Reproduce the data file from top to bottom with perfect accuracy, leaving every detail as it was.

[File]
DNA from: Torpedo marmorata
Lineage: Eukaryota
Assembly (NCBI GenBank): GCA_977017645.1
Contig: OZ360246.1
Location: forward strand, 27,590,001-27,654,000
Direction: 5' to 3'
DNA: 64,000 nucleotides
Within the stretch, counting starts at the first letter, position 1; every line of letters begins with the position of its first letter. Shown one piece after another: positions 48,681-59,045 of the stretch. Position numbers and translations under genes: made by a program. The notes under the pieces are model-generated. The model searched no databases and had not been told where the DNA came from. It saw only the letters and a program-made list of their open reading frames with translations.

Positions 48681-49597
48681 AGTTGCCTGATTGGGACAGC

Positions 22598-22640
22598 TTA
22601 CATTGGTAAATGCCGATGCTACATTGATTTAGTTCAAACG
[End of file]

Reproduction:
DNA from: Torpedo marmorata
Lineage: Eukaryota
Assembly (NCBI GenBank): GCA_977017645.1
Contig: OZ360246.1
Location: forward strand, 27,590,001-27,654,000
Direction: 5' to 3'
DNA: 64,000 nucleotides
Within the stretch, counting starts at the first letter, position 1; every line of letters begins with the position of its first letter. Shown one piece after another: positions 48,681-59,045 of the stretch. Position numbers and translations under genes: made by a program. The notes under the pieces are model-generated. The model searched no databases and had not been told where the DNA came from. It saw only the letters and a program-made list of their open reading frames with translations.

Positions 48681-49597
48681 AGTTGCCTGATTGGGACAGC

Positions 22598-22640
22598 TTA
22601 CATTGGTAAATGCCGATGCTACATTGATTTAGTTCAAACG